Retailers and restaurants stepping up to the plate on sustainable seafood
Fisheries, supermarkets and foodservice businesses are together driving up demand for traceable, sustainable seafood as a new report from the Marine Stewardship council (MSC) reveals that the volume of MSC-certified catch increased by a further 6% last year.
The report, From sustainable fishers to seafood lovers, applauds a growing market engagement of the seafood supply chain to source from fisheries that are MSC-certified. Between April 2015 and March 2016, the number of processors, restaurants and caterers with MSC Chain of Custody certification grew from 2,879 to 3,334 companies, operating in 37,121 sites across 82 countries.
More than 20,000 products now carry the blue MSC label, which certifies that the seafood has been responsibly caught by a fishery that meets the MSCs strict sustainability standards.
MSC chief executive Rupert Howes said: “Accelerated growth in the MSC-certified supply chain and more MSC labelled products demonstrate a growing demand for traceable, sustainable seafood.
“More retailers and brands are choosing to use the MSC label to communicate their commitment to sustainability. Their leadership is helping to drive a chain reaction, from ocean to plate. From certified ﬁshers to seafood consumers, everyone plays a vital part in ensuring that our oceans are thriving for generations to come.”
With MSC fisheries catching more than 9.3 million tonnes of seafood in 2015-16, data from the report also notes that there are now 286 fisheries worldwide that are MSC-certified, with 38 new additions in 2015-2016. These fisheries are delivering “measurable positive impacts on oceans”, according to MSC, through such means as reducing bycatch and helping to advance scientific understanding of marine environments.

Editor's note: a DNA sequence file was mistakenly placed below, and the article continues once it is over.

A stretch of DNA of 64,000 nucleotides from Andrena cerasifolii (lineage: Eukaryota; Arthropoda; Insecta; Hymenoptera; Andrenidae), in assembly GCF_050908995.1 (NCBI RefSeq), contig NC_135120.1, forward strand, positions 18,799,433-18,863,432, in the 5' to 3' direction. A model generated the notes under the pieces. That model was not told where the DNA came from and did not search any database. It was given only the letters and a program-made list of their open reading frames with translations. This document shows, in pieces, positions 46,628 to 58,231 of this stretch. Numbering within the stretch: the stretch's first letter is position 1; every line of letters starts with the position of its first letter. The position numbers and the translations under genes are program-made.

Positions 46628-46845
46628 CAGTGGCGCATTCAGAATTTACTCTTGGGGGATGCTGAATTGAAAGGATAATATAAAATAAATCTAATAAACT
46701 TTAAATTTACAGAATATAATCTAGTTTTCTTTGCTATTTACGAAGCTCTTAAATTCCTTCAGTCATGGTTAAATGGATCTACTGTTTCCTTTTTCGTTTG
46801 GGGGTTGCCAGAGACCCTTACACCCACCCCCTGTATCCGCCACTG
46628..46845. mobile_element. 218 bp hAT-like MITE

Specific commitments from “leading” retailers are also highlighted in the report, including Sainsbury’s, Carrefour and Lidl Germany each implementing initiatives to extend the range of MSC-labelled products on their shelves.
In May, edie reported that a list of cross-sector companies including Asda, Morrisons, McDonald’s, Birds Eye voluntarily had signed an agreement to protect a key Arctic region from industrial fishing, by preventing suppliers from expanding cod fisheries into pristine marine waters.
M&S recently became the first British retailer to support and improve the environmental sustainability of the fishing sector by signing up to the UK’s Responsible Fishing Scheme (RFS), which provides a set of guidelines for supplier vessels and skippers. Lidl, meanwhile, became the first British retailer to stock MSC-certified lobster late last year, and was listed among the nation’s top retailers for MSC sustainable seafood in January. And Sainsbury’s also recently made an industry-leading commitment to launch a certified sustainable tuna sandwich as part of its on-going efforts to deliver more sustainable seafood.
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